The Moral Bankruptcy of NeoconservatismThe Moral Bankruptcy of Neoconservatism
On Feb. 11, 2011, Egyptian dictator Hosni Mubarak, who had oppressed his nation for nearly 30 years, stepped down and ceded power to Egypt’s military. It’s hard to overstate the extent of the corruption, human rights abuses, media repression and outright murder presided over by Mubarak’s regime. An example, which is said to have sparked the sense of public outrage that culminated with the toppling of Mubarak’s rule, is the death of Khaled Mohamed Said. The 28 year-old was viciously beaten by Alexandria police, who blamed his subsequent death on a drug overdose. Pictures of the corpse leaked onto the internet and the people of Egypt were left wondering what sort of drug is capable of breaking a man’s jaw and covering his face in lacerations.
It has been under Mubarak’s “emergency law” that Egyptian security forces have operated with such impunity. The world is right to celebrate his political demise. In fact, if there’s anything regrettable about recent events there, it’s that the protesters in Tahrir Square were either unable or unwilling to storm the Presidential Palace and make a Romanov out of Mubarak, thereby saving the International Criminal Court years’ worth of ultimately futile time and effort, as the 82 year-old is very likely to die before receiving his just desserts.
Yet the unquestionably vile nature of Mubarak’s rule has not stopped several very prominent American pundits and politicians from rushing to his defense. Dick Cheney thinks he’s a “good man” who has been “a good friend and ally of the United States.” John Bolton has dismissed Egypt’s pro-democracy protests as just another outlet for “rising radicalism in the Middle East.” And Congressman and GOP Conference Chair Thaddeus McCotter has stated “America must stand with her ally Egypt to preserve an imperfect government capable of reform,” claiming “freedom’s radicalized enemies are subverting Egypt.”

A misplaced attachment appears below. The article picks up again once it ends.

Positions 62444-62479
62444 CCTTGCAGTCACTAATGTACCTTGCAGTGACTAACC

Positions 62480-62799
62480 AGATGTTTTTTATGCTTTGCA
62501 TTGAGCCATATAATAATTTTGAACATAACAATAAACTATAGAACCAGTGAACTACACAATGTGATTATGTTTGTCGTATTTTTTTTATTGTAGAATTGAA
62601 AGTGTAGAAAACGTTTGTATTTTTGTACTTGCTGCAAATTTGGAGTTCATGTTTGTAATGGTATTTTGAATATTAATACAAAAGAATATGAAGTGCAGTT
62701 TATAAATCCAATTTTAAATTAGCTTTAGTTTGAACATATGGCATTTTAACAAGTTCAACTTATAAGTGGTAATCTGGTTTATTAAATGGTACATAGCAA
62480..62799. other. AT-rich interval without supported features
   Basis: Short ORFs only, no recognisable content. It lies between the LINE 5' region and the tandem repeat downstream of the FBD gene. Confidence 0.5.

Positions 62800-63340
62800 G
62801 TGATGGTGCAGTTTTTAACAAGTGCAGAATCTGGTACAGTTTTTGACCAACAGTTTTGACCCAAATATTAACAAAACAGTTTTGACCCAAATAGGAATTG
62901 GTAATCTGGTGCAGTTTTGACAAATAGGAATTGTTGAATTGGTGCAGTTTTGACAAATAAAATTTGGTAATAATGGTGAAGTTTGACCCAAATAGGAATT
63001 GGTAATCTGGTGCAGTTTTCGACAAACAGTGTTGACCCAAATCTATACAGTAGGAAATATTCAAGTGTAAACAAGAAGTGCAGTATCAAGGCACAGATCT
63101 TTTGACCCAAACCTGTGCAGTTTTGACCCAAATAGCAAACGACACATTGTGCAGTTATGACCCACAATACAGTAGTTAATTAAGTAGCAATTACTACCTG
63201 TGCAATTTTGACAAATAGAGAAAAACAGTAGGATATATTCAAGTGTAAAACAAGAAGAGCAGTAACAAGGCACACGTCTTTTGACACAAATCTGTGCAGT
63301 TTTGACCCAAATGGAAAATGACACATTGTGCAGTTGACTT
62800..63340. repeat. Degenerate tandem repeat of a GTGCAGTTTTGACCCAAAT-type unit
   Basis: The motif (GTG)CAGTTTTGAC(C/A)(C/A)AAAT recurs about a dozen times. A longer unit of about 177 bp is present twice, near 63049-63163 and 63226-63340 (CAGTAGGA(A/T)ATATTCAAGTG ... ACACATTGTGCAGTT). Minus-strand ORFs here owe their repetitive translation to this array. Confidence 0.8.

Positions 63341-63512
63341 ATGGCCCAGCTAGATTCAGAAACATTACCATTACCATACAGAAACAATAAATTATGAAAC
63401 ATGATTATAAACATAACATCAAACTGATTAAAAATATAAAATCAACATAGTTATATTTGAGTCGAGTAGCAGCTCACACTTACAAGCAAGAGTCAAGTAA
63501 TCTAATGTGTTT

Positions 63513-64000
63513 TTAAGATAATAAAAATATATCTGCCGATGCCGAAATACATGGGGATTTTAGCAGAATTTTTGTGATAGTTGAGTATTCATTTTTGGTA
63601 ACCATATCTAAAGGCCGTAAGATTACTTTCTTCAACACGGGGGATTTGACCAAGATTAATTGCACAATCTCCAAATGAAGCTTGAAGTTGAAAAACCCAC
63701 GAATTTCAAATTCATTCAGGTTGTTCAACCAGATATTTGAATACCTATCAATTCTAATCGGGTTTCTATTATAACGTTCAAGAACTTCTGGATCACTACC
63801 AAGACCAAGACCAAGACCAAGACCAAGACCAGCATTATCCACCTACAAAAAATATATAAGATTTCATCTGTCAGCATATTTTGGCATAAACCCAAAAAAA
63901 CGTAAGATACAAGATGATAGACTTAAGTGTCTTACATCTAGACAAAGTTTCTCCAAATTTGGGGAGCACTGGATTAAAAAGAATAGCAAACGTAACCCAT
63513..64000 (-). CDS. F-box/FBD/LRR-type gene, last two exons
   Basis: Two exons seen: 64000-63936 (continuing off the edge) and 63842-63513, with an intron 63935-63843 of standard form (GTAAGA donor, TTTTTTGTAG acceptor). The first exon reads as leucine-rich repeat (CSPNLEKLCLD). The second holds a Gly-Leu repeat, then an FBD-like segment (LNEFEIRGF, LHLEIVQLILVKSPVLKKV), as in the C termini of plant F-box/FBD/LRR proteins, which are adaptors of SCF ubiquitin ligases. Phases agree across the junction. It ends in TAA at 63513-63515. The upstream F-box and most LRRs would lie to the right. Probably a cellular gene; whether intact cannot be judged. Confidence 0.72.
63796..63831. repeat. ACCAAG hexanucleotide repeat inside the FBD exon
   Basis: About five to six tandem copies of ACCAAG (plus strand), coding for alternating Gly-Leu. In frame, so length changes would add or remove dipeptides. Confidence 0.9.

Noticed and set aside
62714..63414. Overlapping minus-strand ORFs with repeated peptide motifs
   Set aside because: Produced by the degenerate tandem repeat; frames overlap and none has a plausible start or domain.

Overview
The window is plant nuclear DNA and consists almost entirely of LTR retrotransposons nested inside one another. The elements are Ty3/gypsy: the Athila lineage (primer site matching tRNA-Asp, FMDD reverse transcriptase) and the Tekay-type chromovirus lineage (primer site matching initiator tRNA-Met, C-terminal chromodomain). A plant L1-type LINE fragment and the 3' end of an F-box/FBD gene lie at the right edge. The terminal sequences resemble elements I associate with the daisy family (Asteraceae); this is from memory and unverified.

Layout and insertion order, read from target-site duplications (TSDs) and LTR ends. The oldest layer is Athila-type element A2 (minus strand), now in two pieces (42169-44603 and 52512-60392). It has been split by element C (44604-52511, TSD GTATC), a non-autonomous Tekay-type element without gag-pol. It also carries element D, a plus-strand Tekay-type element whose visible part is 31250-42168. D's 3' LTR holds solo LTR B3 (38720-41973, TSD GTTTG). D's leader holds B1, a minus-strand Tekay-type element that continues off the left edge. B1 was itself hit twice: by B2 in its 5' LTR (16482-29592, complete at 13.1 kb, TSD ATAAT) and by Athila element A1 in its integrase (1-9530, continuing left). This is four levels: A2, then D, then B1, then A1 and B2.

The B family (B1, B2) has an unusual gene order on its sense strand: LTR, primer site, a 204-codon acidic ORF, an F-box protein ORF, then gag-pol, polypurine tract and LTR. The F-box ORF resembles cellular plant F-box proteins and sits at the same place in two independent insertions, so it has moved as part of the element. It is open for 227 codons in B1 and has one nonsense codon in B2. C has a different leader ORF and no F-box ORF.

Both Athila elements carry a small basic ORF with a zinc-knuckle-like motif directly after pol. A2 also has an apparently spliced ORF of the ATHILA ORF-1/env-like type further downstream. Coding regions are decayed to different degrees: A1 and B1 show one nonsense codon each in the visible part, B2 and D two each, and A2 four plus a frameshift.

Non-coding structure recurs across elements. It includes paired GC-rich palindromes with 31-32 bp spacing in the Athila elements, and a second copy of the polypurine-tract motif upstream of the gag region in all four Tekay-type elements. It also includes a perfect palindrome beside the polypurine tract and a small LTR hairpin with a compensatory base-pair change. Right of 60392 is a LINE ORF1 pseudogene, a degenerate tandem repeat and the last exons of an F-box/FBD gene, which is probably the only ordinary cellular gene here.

Many of these people now grousing over the end of Mubarak’s rule have been the staunchest supporters of our war effort in Iraq. These are the types who uphold America as a shining beacon for the world, with not just a right but a duty to forcibly export our values to other countries. This was the case made not just for involvement in Iraq, but for countless other incursions throughout and since the end of the Cold War. Why the change of heart over Egypt? Perhaps because contrary to their rhetoric, democracy and freedom are not all that important to neoconservatives. Just as they once supported the tyrannical regimes of Augusto Pinochet, Ferdinand Marcos, and Francisco Franco, and just as they once supported the overthrow of democratic governments in Guatemala, Chile, and Iran, perhaps neoconservatives are once again willing to compromise their professed ideals in favor of some other interest, whose nature remains to be seen.
One thing remains unambiguous, and that is neoconservative policy prescriptions cannot be followed if America is to retain any credibility in the world. It was they who backed the 1953 coup in Iran, installing the Shah as autocratic ruler and paving the way for that country’s Islamist revolution in 1979. It was they who illegally funneled money to the Contra rebels in Nicaragua, seeking to undermine the democratically elected Sandinista government. And it was they who backed the attempted 2002 coup against Hugo Chavez in Venezuela, which backfired magnificently as the crowds surrounded the Miraflores Palace and demanded he be restored to power.
Not only have these actions been stains on our reputation, but they had the exact opposite of their intended effect. They ultimately diminished American standing in the world, and validated the views of those we sought to depose. The next target for neoconservative intervention, if the rhetoric of 2008 is any indication, may be Iran again. There will be talk of “national security” concerns, and accusations of not adequately “supporting the troops” or “loving America.” But under the shouts of the demagogues, the reality will remain. The best thing for this country, its troops, and its citizens is to ignore those who plainly lack any genuine commitment to freedom, and only seem to seek power for power’s sake. They are this country’s own worst enemy.